Does your diet during pregnancy impact your child’s food allergies?
March 21, 2014 by Pregnancy Editors
As you know, all of the nutrients that you take in during pregnancy are passed on to your unborn child. The same is true when you're breastfeeding. Therefore, it seems pretty plausible that what you eat could affect your baby – in more ways than one. For example, if you expose your baby to certain common allergens when he or she is in the womb, will your child be less likely to be allergic to those foods? Recent research suggests this is possible.
Allergies on the rise
Overall, about 1 in 13 kids have a food allergy, and about 40 percent of them have experienced a severe or life-threatening reaction because of it. Peanut or tree nut allergy cases in particular are on the rise: From 1997 to 2010, the number of kids with peanut or tree nut allergies tripled. Tree nuts include walnuts, almonds, pistachios, cashews, pecans, hazelnuts, macadamias and Brazil nuts.
Peanuts and tree nuts during pregnancy
From 2000 until 2008, the American Academy of Pediatrics recommended that pregnant women should avoid eating peanuts and tree nuts during pregnancy or nursing (even if they weren't allergic to them themselves), avoid exposing infants to the allergens, and avoid feeding peanuts and tree nuts to children younger than 3. However, it rescinded those recommendations in 2008, telling mothers there was no need to avoid the nuts.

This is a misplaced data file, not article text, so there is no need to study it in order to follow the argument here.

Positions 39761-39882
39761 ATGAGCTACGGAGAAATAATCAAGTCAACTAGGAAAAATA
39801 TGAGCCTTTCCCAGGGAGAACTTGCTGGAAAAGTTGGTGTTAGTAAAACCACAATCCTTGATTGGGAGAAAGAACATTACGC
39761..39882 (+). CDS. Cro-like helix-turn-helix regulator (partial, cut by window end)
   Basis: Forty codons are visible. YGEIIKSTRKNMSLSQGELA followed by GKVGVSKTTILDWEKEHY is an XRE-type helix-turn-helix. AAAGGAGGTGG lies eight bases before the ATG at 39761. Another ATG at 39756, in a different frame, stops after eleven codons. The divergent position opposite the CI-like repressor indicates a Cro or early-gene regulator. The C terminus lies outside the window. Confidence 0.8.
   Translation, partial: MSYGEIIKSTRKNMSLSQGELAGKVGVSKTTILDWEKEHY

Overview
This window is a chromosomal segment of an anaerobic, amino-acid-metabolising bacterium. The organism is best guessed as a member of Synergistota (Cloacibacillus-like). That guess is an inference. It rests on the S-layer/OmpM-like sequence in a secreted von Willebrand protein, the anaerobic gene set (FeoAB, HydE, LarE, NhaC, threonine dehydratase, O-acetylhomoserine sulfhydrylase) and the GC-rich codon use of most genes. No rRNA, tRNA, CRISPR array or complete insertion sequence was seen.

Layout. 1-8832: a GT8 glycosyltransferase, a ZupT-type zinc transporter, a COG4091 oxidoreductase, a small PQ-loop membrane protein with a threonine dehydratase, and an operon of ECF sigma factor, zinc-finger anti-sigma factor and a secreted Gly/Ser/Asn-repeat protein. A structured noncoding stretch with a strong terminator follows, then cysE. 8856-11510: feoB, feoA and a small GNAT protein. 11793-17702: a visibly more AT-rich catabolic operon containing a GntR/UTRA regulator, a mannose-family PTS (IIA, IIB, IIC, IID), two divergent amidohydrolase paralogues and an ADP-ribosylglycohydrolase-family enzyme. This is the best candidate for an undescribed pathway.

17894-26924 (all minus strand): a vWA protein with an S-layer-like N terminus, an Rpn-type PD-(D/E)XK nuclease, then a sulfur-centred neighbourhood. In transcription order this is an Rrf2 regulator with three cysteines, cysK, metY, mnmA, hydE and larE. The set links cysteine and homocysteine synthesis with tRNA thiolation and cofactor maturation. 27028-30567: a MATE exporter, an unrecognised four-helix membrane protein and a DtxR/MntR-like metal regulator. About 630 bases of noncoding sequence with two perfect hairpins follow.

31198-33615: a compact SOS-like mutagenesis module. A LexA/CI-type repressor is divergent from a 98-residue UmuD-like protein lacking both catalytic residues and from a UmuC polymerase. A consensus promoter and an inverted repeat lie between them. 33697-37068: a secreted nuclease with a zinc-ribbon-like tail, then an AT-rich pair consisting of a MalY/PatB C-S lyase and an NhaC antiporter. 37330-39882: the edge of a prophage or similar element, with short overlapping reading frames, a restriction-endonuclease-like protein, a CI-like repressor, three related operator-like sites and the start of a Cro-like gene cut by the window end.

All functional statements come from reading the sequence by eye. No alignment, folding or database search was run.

Those who eat nuts less likely to have kids with allergies
A recent study published in the journal JAMA Pediatrics found that moms who ate peanuts and tree nuts were less likely to give birth to babies with food allergies. Researchers at Harvard Medical School collected data on more than 8,200 children of mothers who took part in the Nurses' Health Study II. The women reported what they ate before, during and after their pregnancies.
Of the group, about 300 of the children had food allergies, and 140 of those were allergic to peanuts and tree nuts.
After examining the data, the researchers noticed that mothers who ate the most peanuts or tree nuts – at least five times a week – had the lowest risk of their children developing a nut allergy. Kids whose mothers were allergic to peanuts or tree nuts didn't have a significantly lower risk.
While the results aren't telling enough to create dietary guidelines for pregnant women, they do show that women don't need to concern themselves with avoiding nuts.